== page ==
Image from p59 of ‘101 Patchwork Patterns’ by Ruby McKim

‘Rob Peter to Pay Paul’ looks like a simpler rendition of ‘Cathedral Windows’ with no folding involved, just regular curved piecing that was more user-friendly for quilt making. In America, it was also known as ‘Orange Peel’, or ‘Layfayette Orange Peel’ and sometimes ‘Dolly Madison’s Workbox’.

Antique ‘Rob Peter to Pay Paul’ quilt in Turkey red and white, found in Derbyshire, England. Image borrowed with thanks from

The name ‘Orange Peel’ is likely to have come from the repeating pattern of circles with pared back edges when the blocks are set together, whereas Dolly Madison was America’s fourth First Lady. Perhaps she had a workbox that featured this pattern.

Incidentally many of these patterns are properly referred to as Mosaic Patterns which exist in almost every culture and since they are based on small geometric shapes laid out in combinations to form patterns, often repeating patterns, that rely on the juxtaposition of light and dark for their effectiveness, it is not hard to see how they found their way over time, from glass and stone, into fabric. This is why English Paper Piecing is, and was once, more accurately called Mosaic Patchwork since its inspiration came from the wider world. It is only really since it crossed over to America that it began to be called English Paper Piecing. It also gets confused with Foundation Piecing which also uses paper as a base and is often also referred to as Paper Piecing. However, the paper part is important, as it is a technique that sets it apart from most other sorts of quilting. It feels weird living in Scotland and promoting English Paper Piecing as if it is something exclusively English. Perhaps it should be called Mosaic Paper Piecing.

So, this week I have taken fabric designs and turned them into paper rather than the other way about. What a strange and unexpected thing.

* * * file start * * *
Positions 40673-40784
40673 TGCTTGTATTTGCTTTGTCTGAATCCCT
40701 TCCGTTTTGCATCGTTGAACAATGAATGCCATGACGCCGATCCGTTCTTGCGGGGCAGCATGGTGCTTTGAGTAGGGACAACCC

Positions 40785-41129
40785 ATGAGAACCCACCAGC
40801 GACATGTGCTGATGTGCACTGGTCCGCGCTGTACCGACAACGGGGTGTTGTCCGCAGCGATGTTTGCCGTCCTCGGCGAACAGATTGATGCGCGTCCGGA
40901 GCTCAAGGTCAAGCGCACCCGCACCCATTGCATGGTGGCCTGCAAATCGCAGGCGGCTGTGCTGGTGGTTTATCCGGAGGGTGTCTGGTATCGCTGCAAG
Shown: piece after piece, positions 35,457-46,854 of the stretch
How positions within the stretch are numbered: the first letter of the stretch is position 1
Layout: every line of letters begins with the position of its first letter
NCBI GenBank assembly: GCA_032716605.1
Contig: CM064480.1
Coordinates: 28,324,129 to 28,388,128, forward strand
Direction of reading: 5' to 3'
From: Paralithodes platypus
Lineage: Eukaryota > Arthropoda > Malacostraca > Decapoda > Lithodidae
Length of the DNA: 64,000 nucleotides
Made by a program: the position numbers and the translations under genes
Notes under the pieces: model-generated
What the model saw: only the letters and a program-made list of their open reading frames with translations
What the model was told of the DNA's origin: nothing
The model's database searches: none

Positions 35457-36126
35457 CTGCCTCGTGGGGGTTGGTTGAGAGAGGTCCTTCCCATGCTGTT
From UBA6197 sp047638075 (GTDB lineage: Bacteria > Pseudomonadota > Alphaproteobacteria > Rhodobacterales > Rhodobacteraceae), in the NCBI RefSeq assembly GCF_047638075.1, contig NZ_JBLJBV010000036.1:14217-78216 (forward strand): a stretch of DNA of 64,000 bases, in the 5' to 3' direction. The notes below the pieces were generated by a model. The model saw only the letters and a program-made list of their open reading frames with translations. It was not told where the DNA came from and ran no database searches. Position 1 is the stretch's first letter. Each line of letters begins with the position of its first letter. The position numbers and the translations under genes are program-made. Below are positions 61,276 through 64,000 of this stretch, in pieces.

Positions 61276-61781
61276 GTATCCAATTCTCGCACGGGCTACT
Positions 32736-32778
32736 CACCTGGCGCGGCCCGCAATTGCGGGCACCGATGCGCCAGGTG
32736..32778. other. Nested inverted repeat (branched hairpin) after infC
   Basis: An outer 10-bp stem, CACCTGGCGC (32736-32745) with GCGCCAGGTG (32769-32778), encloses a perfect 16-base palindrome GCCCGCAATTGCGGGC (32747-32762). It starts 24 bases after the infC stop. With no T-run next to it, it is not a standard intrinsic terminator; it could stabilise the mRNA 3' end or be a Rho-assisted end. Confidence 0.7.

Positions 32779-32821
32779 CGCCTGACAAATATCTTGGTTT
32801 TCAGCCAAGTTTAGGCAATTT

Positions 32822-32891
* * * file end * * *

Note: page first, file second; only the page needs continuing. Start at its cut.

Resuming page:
I am going to have a little time off now, just until the end of May, to do what I can with my garden before it explodes into furious growth. However, if/when those April Showers eventually appear, there may be time to sew and post during May.

Until then, take care of yourselves….

Casualties – a mix of rescued daffodils that my ducks stood on and broke the stems. It gives me an endless display in Spring!

EPP Mini Quilts, Finished and in Progress

Hello Everybody,

It’s wonderful to welcome the Spring and see lambs in the fields again.

I have some new followers; hello and welcome! I never know whether the people who join me here are experienced English Paper Piecers who want to move on from hexagons, or beginners who want to give the technique a try. Or, perhaps they are just interested in any kind of textile work, even if they don’t want to try it for themselves. I’d love to know!

The purpose of this blog is mainly to see what I can do with English Paper Piecing, other than the ubiquitous hexagon, so you will only find one post on hexagons, a unique pattern that was designed by one of my followers (see ‘Grandmother’s Posey Guest Post – A New Hexagon Design’). I want to see how small I can go with this technique, how large, how pictorial, how abstract. I want to embroider, quilt, paint and dye my English Paper Piecing backgrounds and designs and much more, so many of my posts are experiments with one thing or another. In between experiments I have been making small quilts, mainly wall hangings, with a Scottish theme, many of them featuring houses.

Since my last post I have been working hard on finishing a few quilts that have sat about unfinished for a while. It is always fun to do the top patterned part, but there are so many stages to a quilt that it is easy to put one aside once you have completed the top, in favour of starting another top. As I very much want to move on to something quite different in the near future, it is important that I get all this unfinished work completed. So, there may be a run of posts showing recently completed work with comments before I move on.